Since it entered the consumer drone market, DJI has been consistently the brand to beat—so much so, in fact, that many of its competitors just gave up, focusing instead on toy-grade quadcopters or doubling down on high-end commercial products. Those that have hung around the full-featured semi-pro sector—Yuneec, Ehang, GDU, and even GoPro—have struggled to keep up with DJI’s lineup. The company is consistently first with new features, first to miniaturize, and first to push the boundaries of performance and capability.
That’s good for DJI, but not always for everyone else. Even in a market as niche as drones, choice and variety are good things. Competition keep pressure on to improve products, and it helps keep prices down. But it also allows for even small nuances in performance to matter. After all, BMW, Mercedes, and Audi all make products that essentially do the same thing—even when pushed hard, they all get around the track within a few seconds of each other—but they distinguish themselves in the details, the quality, and certain philosophies about driving and performance. Who of the auto enthusiasts among us would want to only choose from between the C-Class, E-Class, and S-Class for all eternity? Similarly, drone enthusiasts want a range of options that look different, make deliberate compromises to excel in specific areas, and have features and capabilities unique to them.
It’s altogether baffling that no company has been able to front truly cutting-edge products against DJI’s lineup, given the range of competitiveness in other consumer electronics categories like smartphones, laptops, and televisions. In many ways, it echoes the lead Tesla has over all other manufacturers in electric vehicles, even six years on since the Model S debuted; DJI simply surged to the front, then fought tooth and nail to stay there. As a result, the overarching question among drone buyers right now mostly centers not on which brand you’ll buy, but which DJI to choose—the entry-level Spark, the Mavic Air or Pro, or one of its bigger rigs that businesses or professional cinematographers use. Given the consistent raves DJI products draw, is it worth even bothering to look at alternatives?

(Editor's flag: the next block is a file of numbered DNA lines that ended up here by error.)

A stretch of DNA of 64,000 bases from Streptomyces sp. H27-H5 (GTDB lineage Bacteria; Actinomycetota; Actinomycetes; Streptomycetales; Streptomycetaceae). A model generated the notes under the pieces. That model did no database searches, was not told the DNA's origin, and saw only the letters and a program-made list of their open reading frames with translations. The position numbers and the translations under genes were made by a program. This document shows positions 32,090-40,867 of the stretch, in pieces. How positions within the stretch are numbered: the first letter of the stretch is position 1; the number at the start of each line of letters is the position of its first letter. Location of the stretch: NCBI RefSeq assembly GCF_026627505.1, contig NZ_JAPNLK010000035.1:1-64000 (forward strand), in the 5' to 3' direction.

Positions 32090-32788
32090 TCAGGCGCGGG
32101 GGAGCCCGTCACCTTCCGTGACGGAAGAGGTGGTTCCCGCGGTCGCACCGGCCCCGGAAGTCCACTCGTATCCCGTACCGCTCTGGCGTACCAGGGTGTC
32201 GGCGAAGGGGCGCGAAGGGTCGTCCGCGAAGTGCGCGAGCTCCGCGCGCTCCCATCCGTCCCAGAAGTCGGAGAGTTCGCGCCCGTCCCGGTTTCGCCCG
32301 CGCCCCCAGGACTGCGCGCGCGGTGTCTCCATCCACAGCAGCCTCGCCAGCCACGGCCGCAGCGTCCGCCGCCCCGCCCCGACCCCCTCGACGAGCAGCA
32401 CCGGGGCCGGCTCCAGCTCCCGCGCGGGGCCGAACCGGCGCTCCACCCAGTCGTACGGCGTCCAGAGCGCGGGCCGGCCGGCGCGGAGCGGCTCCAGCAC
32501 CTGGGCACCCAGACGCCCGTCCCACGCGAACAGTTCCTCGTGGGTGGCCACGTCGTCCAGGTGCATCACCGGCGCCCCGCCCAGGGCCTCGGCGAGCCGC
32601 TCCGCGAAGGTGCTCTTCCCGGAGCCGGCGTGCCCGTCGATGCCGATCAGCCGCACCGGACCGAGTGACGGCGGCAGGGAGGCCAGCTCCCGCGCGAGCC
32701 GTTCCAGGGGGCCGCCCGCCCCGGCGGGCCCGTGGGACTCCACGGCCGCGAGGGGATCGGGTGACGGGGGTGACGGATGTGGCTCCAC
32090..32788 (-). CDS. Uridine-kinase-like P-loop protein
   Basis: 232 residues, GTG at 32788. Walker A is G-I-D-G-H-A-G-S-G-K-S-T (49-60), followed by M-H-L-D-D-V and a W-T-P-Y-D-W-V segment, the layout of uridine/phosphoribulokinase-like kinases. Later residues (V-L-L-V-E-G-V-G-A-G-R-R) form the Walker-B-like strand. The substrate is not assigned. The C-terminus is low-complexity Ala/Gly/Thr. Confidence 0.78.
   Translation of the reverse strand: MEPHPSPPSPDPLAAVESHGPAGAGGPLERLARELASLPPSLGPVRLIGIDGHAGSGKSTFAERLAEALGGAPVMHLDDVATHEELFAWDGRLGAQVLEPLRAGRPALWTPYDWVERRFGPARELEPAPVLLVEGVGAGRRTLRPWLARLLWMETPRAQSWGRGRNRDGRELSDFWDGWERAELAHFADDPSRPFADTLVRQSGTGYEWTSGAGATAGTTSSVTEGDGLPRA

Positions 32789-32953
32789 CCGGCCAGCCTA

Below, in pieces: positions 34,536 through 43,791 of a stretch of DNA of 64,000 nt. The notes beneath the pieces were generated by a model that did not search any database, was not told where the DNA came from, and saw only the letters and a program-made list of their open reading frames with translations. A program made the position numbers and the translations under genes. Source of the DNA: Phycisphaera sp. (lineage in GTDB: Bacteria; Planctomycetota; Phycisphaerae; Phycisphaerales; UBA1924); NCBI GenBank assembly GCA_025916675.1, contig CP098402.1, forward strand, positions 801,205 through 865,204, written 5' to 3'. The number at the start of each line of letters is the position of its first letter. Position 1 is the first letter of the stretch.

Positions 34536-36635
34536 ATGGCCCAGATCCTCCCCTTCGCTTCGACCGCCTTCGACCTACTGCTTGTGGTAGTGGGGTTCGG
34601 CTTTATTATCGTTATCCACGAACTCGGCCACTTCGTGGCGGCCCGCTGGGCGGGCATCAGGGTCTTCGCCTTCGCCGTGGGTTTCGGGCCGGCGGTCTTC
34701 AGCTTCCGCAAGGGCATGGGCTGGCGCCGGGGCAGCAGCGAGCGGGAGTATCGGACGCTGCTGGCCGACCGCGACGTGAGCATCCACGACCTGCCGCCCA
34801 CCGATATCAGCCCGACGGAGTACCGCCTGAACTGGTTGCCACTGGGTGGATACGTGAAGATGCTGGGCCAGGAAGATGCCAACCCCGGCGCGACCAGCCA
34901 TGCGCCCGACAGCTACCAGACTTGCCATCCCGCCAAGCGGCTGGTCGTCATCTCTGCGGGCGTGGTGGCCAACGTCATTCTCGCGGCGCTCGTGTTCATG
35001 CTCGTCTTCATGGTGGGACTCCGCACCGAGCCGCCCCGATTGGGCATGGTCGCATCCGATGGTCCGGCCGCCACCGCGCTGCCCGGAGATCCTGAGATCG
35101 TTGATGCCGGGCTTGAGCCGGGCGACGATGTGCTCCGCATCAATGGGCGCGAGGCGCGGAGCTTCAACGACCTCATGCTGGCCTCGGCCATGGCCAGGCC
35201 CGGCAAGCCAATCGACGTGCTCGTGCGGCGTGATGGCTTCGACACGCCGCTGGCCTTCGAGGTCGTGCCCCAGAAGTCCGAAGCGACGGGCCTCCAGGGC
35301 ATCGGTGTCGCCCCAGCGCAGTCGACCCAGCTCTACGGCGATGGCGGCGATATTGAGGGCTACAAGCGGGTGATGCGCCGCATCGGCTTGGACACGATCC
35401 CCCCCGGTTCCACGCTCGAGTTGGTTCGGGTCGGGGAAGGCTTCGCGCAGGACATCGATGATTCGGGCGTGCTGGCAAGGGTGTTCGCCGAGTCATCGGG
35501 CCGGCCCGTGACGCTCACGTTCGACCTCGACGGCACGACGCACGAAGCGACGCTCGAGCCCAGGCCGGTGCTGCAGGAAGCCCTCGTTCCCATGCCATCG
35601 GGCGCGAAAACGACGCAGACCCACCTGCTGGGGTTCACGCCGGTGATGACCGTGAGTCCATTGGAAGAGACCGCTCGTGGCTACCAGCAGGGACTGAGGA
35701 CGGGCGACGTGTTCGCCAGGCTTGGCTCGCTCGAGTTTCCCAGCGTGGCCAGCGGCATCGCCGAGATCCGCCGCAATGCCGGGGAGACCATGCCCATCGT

To find out, I took a close look at perhaps the strongest DJI alternative at the moment, from a company called GDU. The company manufactures two products: the Byrd collapsible drone, a larger model with a more substantial camera, and the new O2, a compact drone intended to compete directly with the Mavic Pro.
At the moment, though...that’s kind of a problem. The O2 was announced in the middle of 2017, and at the time, the $1,100 Mavic Pro was the drone to beat. GDU promised their product would do that, undercutting the Mavic Pro with a price of only $732. But the drones are just now hitting the market, due primarily to some problems with the camera-stabilizing gimbal that delayed the launch. In the intervening months, DJI unveiled the Air—a $799 drone that’s smaller and lighter than the Mavic Pro, with a better camera and similar top speed (43 mph, versus the Pro’s 40) but a slightly reduced flight-time of 21 minutes against the Pro’s 30. It has a full suite of obstacle detection systems, gesture control, and automatic-capture modes, as well.
All that adds up to a major ding against the O2 right out of the gate; the Mavic Air is simply the better drone to purchase, without question, and few customers would even be tempted to consider for the Mavic Pro at this point. But what does the O2 bring to the table that might make consumers favor it over the Air or Pro? For both products, the key value indicators will be range, flight time, portability, image quality, and general usability. The first three are readily compared, but the final two are a little more subjective.
Flight time is similar for the DJI and the GDU, in that both drones can sustain a hover for 20 minutes in zero-wind conditions. Range is about 2.5 miles for the DJI, but four for the O2, if you opt for the O2 Plus version. (Pricing on that model hasn’t been disclosed yet.) The regular version is good for about a half-mile of control range, which is fine for most circumstances, but inadequate if you’re trying to stretch its legs in a challenging environment.